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High fail rate raises training doubts

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Assessment standards for aspiring psychiatrists are under scrutiny after less than a quarter of trainees passed a new written test.

AMA Vice President Dr Stephen Parnis has written to the Royal Australian and New Zealand College of Psychiatrists urging it to review new training and assessment arrangements after just 23 per cent of psychiatry trainees undertaking the Modified Essay Question Written Exam in August last year were awarded a pass mark.

Dr Parnis told the College the AMA had been contacted by several trainees who were “very distressed”, and had expressed significant concerns about very low pass rates for the first two groups of students sitting exams under the competency-based training program introduced in 2012.

“I understand this pass rate is much lower than experienced under the former training program,” Dr Parnis wrote, noting widespread concern among trainees that they had received insufficient support in meeting the new assessment standards, and questioning whether the exams had been “appropriately calibrated”.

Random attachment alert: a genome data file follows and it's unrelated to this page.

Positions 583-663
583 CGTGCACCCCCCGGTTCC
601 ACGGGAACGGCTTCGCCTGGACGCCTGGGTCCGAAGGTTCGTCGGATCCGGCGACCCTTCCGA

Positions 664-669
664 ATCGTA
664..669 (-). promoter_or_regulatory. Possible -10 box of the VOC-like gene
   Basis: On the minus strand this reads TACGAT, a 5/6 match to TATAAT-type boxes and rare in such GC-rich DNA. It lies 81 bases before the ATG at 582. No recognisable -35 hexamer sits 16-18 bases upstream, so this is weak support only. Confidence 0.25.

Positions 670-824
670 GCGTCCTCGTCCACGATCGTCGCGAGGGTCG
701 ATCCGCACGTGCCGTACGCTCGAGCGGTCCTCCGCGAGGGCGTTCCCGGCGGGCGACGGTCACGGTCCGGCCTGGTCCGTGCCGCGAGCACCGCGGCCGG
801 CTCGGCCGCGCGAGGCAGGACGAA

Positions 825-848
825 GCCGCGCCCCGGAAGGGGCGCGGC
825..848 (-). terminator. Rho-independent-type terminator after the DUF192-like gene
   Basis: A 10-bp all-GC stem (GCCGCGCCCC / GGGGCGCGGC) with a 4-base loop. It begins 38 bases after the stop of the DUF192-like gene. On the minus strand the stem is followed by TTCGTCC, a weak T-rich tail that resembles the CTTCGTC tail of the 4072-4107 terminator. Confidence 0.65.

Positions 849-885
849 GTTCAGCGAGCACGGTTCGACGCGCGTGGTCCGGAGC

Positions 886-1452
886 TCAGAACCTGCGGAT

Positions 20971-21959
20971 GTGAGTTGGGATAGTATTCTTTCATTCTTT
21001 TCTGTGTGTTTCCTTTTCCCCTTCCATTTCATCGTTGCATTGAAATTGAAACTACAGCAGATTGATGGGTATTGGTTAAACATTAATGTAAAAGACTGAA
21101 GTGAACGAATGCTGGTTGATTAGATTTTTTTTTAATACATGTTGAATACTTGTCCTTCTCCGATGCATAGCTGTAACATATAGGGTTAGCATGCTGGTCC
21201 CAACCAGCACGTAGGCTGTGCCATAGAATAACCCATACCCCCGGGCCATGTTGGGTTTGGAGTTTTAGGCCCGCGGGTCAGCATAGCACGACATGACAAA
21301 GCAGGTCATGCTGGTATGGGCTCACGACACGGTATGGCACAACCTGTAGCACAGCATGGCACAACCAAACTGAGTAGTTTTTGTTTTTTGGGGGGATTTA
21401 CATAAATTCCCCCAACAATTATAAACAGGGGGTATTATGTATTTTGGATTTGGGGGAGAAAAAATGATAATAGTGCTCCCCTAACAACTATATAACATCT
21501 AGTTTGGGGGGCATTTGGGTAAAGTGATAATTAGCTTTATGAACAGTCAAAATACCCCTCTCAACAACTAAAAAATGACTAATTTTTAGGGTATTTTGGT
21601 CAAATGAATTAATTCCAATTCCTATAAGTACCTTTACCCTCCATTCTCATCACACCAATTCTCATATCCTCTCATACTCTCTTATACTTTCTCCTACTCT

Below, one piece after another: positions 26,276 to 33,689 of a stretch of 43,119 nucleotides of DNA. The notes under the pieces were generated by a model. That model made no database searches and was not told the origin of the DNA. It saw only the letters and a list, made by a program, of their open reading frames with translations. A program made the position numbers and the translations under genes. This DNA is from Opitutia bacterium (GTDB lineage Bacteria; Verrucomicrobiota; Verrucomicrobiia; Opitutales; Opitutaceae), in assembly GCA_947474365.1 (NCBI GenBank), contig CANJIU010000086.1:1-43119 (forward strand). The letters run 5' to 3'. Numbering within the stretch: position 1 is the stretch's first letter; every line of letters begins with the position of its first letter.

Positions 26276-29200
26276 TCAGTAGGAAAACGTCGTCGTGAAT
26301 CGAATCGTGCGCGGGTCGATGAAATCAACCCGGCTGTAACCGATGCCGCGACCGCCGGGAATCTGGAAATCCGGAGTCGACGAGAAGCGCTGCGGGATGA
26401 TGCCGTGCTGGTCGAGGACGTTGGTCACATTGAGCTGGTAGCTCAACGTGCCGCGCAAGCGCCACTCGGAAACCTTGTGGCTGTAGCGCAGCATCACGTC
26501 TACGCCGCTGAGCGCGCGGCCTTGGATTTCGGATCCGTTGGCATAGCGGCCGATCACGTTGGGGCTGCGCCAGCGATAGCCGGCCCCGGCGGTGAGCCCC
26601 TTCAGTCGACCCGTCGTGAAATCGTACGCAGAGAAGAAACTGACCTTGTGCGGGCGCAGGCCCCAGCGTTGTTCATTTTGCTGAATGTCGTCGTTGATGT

“With any major overhaul of a training program, the AMA believes that it is very important for colleges to be sensitive to emerging issues, and seek to address them as a matter of urgency,” the AMA Vice President said.

Trainees complained that supervisors and Directors of Training appeared unsure about the appropriate time to sit exams, what the newly-imposed standard of ‘junior consultant’ might mean in practice, and how they should prepare differently when re-sitting an exam.

Dr Parnis also expressed concern that the College had set tight limits on the number of times a trainee can sit the exams, with those who fail to meet these requirements being asked to show cause.

“This can be incredibly stressful in the best of circumstances, and it would be most unfair on the initial cohort of trainees if they were subject to these rules and it is [subsequently] shown that there are inherent problems in assessment processes,” he said.

Dr Parnis said the AMA was generally supportive of the College’s move toward a competency-based training framework, and had been reassured by the involvement of trainee representatives in monitoring and advising on the changes.

But the experience of the trainees showed the new arrangements needed to be reviewed, he said.

“While it is obviously early days for the new assessment arrangements, the low pass rates appear to warrant further consideration and potential remedial action.”

Adrian Rollins